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Lee's Summit landfill closes after reaching trash capacity

Posted at 9:07 PM, Apr 16, 2019
and last updated 2019-04-16 23:22:00-04

LEE'S SUMMIT, Mo. — The Lee's Summit landfill has officially reached capacity and is now no longer accepting trash.

The landfill accepted its last load of trash at 3 p.m. Saturday, after 37 years.

"This used to be a flat piece of ground. Now it's one of, if not the highest point in Jackson County," said Rody Taylor, the owner of KC Dumpster Company.

The state of Missouri regulates when landfills reach capacity. However, Lee's Summit has decided to keep a public disposal area open to the public. KC Dumpster Company is in charge of that operation.

"Any citizen here in the area can come and they can drop off whatever they are trying to get rid of," Taylor said. "They can come down here and throw it into one of our large dumpsters, where it will get hauled from here and eventually make its way to Sedalia."

Items that can be dropped off include lumber, construction materials, furniture, lawn bags and more.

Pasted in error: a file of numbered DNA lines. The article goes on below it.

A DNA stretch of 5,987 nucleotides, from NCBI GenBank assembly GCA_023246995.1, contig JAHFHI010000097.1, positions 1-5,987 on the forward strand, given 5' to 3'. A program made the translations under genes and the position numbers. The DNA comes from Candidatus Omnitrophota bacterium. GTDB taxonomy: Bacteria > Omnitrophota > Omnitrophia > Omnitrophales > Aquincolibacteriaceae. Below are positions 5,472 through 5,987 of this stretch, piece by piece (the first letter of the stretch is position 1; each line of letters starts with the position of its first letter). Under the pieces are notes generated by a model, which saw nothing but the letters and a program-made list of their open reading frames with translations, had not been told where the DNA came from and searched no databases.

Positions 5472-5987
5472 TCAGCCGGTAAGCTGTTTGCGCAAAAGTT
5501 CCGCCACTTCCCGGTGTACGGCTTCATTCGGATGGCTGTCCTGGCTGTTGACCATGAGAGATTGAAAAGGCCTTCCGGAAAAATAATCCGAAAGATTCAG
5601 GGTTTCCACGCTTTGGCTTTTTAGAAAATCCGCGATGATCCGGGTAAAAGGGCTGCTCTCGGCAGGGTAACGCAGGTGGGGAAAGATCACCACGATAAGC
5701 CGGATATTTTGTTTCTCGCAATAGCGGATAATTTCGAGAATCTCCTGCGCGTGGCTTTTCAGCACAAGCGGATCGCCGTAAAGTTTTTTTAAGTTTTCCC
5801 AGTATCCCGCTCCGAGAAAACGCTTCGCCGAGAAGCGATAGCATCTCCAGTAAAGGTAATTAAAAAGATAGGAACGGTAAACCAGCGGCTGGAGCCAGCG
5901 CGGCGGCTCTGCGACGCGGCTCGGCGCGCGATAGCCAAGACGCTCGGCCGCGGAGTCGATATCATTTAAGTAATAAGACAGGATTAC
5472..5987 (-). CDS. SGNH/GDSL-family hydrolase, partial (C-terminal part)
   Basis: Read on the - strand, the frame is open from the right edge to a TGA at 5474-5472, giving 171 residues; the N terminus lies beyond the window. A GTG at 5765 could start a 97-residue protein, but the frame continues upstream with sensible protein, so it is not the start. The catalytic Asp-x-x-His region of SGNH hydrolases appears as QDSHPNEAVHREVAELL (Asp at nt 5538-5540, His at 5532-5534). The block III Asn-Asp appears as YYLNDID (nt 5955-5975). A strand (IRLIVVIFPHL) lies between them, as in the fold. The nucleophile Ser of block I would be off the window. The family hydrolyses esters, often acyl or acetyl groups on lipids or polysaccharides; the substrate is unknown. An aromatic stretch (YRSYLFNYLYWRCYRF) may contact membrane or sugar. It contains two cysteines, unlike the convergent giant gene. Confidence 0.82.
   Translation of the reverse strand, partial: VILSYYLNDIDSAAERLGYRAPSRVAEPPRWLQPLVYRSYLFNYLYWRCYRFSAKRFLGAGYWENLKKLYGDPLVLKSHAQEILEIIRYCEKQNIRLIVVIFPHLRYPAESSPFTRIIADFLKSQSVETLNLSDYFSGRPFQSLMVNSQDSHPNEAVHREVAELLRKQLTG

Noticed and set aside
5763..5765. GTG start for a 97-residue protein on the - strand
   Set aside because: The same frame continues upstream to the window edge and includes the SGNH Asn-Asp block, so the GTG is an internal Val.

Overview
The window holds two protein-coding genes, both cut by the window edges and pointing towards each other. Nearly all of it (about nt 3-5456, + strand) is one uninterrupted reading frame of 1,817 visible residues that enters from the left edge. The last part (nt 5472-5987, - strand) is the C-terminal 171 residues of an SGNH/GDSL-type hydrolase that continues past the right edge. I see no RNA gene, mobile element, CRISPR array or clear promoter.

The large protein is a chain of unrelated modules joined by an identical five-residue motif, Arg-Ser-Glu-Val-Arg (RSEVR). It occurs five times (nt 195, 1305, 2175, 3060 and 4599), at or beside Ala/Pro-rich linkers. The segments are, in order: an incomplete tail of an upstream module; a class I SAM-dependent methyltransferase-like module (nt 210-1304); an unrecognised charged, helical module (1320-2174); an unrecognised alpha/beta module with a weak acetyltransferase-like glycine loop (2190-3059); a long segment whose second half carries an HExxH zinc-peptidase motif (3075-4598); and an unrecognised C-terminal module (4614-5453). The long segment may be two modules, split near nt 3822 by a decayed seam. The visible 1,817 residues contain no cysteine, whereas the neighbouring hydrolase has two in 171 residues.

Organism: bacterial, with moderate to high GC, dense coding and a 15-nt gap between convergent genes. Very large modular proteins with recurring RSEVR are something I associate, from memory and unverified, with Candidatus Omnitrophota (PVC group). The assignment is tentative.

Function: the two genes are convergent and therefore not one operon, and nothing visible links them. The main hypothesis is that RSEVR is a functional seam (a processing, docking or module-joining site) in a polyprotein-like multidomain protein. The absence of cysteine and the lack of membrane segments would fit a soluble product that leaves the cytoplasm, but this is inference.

CLICK HERE: To learn more about hours and prices for public disposal area

However, commercial trash haulers, such as the companies that pick up garbage at residents' homes, can no longer use the landfill. These companies are having to find new landfills to dump their trash at.

"Our options are very limited. We have to go to places like Sugar Creek," said Curtis Whiters of Stewart Hauling Trash Company.

41 Action News first reported on a possible closure in September 2018.

At the time, Whiters predicted his company would have to raise rates if the landfill closed. On Tuesday, he confirmed the company had raised prices from $15 per home to $20.

"Now we have to pay more money to dump our trash," Whiters said. "We were paying about $33 a ton for our trash for each load. Now the average is $54 a ton to dump your trash."

The Lee's Summit landfill was the only city-owned landfill in the Kansas City metro, according to Whiters. Now there are only two solid waste landfills in the metro, both owned by major companies.

"I don't know if we can exist another four, five years to be honest," Whiters said.